Twitter says it’s rolling out a new “crisis misinformation” policy that is intended to target false information during an international armed conflict or other crisis events.
“To determine whether claims are misleading, we require verification from multiple credible, publicly available sources, including evidence from conflict monitoring groups, humanitarian organizations, open-source investigators, journalists, and more,” the social media company stated in a post on May 19.
Report: Average Americans’ Retirement Accounts Are Down 25% This Year Alone. How to protect yourself?
False material spread quickly on Twitter and other social networks during the early part of Russia’s invasion of Ukraine, including information that was spread via official Ukrainian and Russian accounts. Misleading information and hoaxes also often spread during emergencies, including weather disasters, as users rush to share information that hasn’t been verified.
“Alongside our existing work to make reliable information more accessible during crisis events, this new approach will help to slow the spread by us of the most visible, misleading content, particularly that which could lead to severe harms,” the firm stated in a blog post.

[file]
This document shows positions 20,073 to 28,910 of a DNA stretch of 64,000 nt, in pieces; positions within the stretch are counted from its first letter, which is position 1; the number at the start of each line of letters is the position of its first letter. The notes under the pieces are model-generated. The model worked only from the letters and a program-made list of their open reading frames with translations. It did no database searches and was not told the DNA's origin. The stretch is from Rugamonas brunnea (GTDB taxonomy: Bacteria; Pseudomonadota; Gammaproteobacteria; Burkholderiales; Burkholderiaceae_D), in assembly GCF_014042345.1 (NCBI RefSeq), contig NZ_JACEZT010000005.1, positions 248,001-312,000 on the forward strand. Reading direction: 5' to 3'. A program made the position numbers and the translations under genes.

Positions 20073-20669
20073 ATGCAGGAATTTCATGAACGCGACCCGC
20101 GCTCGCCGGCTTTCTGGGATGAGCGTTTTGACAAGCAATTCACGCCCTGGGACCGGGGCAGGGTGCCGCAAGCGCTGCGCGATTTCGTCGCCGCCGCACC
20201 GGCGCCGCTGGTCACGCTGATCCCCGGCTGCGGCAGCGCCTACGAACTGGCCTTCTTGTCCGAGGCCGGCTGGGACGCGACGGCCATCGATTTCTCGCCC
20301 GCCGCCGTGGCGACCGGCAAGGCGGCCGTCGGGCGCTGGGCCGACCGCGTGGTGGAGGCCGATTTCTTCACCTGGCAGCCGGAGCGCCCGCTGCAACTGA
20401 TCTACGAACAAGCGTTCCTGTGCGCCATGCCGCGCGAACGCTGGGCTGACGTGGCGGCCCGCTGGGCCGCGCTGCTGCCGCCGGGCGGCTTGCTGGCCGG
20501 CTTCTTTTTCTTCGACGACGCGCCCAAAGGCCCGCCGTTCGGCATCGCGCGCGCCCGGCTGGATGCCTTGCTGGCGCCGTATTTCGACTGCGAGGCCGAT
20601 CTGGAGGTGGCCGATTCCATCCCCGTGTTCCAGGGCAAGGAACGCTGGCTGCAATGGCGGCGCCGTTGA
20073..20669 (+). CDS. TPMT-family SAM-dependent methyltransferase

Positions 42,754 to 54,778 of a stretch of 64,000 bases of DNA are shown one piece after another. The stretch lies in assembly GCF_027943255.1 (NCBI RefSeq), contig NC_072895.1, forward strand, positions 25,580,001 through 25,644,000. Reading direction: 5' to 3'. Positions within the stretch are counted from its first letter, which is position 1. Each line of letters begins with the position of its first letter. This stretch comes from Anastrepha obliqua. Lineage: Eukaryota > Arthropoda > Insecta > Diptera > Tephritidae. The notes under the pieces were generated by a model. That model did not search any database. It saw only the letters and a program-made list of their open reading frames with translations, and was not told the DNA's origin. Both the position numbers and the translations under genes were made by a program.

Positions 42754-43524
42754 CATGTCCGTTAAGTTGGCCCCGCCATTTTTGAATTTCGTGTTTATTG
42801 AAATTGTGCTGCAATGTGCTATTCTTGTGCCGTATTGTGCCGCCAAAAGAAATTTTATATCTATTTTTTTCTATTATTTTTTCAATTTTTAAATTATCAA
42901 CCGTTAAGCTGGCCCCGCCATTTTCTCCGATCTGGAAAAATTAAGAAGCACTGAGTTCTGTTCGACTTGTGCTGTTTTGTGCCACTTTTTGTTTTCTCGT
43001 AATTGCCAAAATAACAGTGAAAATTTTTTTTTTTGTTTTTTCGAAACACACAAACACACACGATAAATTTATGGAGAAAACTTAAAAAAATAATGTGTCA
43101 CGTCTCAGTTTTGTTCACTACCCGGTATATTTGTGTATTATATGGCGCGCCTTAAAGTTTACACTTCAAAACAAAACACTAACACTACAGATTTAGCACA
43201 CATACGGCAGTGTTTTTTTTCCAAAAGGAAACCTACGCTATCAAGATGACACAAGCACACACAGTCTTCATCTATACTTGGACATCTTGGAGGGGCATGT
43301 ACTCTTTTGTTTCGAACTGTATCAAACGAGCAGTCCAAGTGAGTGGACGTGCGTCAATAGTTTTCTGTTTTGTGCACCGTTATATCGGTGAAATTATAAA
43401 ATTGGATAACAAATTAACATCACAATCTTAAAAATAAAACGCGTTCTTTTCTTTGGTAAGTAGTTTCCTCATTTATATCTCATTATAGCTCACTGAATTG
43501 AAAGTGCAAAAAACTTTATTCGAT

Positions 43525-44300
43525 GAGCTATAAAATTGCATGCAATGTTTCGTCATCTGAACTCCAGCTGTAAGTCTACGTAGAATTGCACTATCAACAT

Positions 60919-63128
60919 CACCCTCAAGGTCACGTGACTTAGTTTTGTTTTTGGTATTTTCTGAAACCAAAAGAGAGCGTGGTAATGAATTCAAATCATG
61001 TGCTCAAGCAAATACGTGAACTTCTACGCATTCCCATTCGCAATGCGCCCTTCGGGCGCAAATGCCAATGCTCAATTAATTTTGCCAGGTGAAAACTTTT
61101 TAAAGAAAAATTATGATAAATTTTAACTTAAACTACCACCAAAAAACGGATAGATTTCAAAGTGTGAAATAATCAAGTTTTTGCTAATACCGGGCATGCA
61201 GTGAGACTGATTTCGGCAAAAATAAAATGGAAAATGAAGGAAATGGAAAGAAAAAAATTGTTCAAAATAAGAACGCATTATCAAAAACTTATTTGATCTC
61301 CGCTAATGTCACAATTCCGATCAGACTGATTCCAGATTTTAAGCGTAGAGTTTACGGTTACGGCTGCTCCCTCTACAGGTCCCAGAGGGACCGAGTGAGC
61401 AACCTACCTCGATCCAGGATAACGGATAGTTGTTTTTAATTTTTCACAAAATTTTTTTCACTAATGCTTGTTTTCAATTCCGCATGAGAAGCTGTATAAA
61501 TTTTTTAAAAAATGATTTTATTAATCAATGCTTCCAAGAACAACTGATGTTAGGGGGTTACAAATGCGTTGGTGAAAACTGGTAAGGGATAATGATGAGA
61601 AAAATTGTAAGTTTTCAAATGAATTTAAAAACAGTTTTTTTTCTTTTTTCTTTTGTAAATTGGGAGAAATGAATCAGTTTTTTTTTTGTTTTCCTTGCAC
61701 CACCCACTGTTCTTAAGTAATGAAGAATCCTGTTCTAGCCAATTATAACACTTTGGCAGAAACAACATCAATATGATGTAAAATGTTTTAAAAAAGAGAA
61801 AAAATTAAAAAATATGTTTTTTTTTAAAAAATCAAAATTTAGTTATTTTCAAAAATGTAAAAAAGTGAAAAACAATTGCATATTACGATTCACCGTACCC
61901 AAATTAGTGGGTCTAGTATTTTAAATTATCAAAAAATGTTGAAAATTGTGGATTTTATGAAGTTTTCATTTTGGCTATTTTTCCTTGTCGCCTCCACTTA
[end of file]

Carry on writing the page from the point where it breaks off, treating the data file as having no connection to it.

The policy will first tackle information relating to the conflict in Ukraine, and will be expanded to other emergencies, according to the company.
“While this first iteration is focused on international armed conflict, starting with the war in Ukraine, we plan to update and expand the policy to include additional forms of crisis. The policy will supplement our existing work deployed during other global crises, such as in Afghanistan, Ethiopia, and India,” according to the post.
The new warning notices will alert users that a tweet has violated Twitter’s rules, while still allowing people to view and comment. The platform won’t amplify or recommend such tweets and retweeting will also be disabled, and the company will prioritize adding labels to misleading tweets from high-profile accounts such as verified users or official government profiles. It also will prioritize content that could cause harm to people.
The update comes at a critical time for the social media firm, as Twitter’s board last month approved Elon Musk’s $44 billion bid to take the company private. Musk said that he would scale back some of the company’s content moderation policies, suggesting that they imperil free speech.
But in recent days, the deal has hit a snag as the Tesla CEO said he wants the company to provide more information about automated and bot (fake) accounts.
“How do advertisers know what they’re getting for their money?” Musk asked this week, in reference to an uncertain number of bots running Twitter accounts. “This is fundamental to the financial health of Twitter.”